The question of how we interact with horses, whilst at the same time ensuring horse and human safety and good welfare, is central to all who work with horses. The incidence of equine related accidents is rising, and there is serious concern over the welfare of horses, particularly as a result of some handling and training methods. Equine welfare charities are overwhelmed with the number of horses and ponies being given up for rehoming, with 25% being labelled unmanageable due to behavioural problems.
To the owners that refer to, or view, my lovely Timon terrier (pictured right) as that “horrible little barking dog”
Terrified, vulnerable, unsafe, scared, frightened, are all words that describe my little on lead terrier Timon when approached by a ‘keen to interact’ dog.
We saw you coming, we tried to escape but rather than help us you continue to approach. Frustrated, trying hard to avert a meltdown is what I, the human at the other end of the lead, am trying to do.
Most horses find the taste of anti-endoparasitic pastes or de-wormers - which are often administered by oral syringe - pretty disgusting and will do everything possible to avoid it. They find it aversive. Evasive tactics your horse may employ include raising their heads out of your reach, attempts to move away or even bolt. Some, when restrained, may even try to bite or kick you when they find there is no escape. De-worming can not only be very tricky, but dangerous too!
This is a slightly tongue-in-cheek blog about just a few of the common myths that deaf dog owners are confronted with on a regular basis. Before we get into dispelling these, it’s worth remembering that one of the fastest ways to irritate the owner of a deaf dog is to ask us if we’re sure they’re really deaf – and then snap your fingers behind the dog’s head. Because we definitely have never tried that one!
It is with horrible irony that whilst the press were reporting another fatal dog attack on a baby, I was in Court all day, explaining why a five year old collie that had never before shown any aggression to anyone, had bitten the face of a two-year-old girl.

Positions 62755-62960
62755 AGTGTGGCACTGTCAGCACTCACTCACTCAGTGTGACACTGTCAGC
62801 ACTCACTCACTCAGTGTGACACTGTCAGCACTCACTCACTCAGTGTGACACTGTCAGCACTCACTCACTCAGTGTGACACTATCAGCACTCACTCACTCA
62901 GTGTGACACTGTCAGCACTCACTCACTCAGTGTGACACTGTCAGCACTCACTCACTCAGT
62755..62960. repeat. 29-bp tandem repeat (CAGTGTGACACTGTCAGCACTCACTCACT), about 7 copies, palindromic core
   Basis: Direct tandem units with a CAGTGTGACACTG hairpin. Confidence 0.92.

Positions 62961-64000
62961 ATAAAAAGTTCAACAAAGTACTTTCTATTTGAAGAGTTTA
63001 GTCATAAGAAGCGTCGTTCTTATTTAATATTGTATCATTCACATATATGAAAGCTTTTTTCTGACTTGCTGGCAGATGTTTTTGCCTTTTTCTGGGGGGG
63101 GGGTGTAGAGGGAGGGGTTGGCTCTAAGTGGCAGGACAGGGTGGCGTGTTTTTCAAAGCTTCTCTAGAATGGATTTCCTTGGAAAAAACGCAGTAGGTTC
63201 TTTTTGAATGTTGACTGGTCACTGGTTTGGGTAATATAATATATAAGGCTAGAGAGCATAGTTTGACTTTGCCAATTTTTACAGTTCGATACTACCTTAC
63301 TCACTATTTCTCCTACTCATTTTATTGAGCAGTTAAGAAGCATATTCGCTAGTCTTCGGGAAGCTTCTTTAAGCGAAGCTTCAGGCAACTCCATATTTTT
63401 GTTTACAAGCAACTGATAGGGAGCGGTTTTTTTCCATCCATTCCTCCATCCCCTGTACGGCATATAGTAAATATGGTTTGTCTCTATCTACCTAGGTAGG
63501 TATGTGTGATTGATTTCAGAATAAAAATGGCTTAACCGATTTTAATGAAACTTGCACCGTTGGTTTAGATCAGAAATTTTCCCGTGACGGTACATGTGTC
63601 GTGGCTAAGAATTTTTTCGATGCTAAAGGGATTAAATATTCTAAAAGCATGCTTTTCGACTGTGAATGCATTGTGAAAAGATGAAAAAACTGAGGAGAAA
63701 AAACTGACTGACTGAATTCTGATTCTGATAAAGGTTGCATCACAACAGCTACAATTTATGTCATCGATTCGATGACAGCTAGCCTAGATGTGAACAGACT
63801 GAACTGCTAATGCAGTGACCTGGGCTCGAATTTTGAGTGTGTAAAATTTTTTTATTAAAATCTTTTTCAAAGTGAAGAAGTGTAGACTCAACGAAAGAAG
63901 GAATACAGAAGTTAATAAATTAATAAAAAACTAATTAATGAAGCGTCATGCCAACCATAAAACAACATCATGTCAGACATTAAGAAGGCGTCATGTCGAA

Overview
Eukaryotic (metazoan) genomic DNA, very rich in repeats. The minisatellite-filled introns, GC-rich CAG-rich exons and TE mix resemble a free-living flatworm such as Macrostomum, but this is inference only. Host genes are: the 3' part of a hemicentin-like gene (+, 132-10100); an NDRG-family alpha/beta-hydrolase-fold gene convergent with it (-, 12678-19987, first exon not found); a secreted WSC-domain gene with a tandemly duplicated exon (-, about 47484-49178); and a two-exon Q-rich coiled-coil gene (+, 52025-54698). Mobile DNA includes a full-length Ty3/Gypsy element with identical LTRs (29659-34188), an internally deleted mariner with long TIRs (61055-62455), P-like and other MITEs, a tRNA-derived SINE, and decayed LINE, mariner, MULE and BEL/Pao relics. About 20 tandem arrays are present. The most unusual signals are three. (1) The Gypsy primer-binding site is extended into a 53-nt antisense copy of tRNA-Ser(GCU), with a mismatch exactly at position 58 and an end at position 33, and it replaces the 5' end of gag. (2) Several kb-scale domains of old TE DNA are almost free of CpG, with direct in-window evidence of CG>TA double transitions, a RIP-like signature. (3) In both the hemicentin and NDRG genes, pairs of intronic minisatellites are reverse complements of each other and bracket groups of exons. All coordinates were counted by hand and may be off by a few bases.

This article is aimed at people adopting a cat who already have a dog (or dogs) at home. The information is also useful for people bringing a dog into a home with a resident cat (or cats). In my experience, having a resident cat first makes for an easier introduction. Cats and dogs can learn to get along but may not ever be best friends! Don’t expect too much, too fast and eventually they should be able to at least tolerate each other.
As an equine clicker trainer, I am always disappointed to hear negative feedback as to why we should not use positive reinforcement with horses. It appears that horses can become a lot more frustrated when training with a food reward than most dogs and which may be partly due to the fact that they forage/graze for up to 19 hours per day and so the ‘seeking’ system (Panksepp) is nearly always activated and which needs to go through a phase of consummation.
APBC members supporting PAWS at Dogs for the Disabled!
Stephanie Hedges, Justyna Ratczak, Ingrid Haskal, Tara Bates and Rebecca Heyworth spent a successful day learning about the unique new project by Dogs for the Disabled with Katie Bristow-Wade and Amy Davies (and of course India the dog!)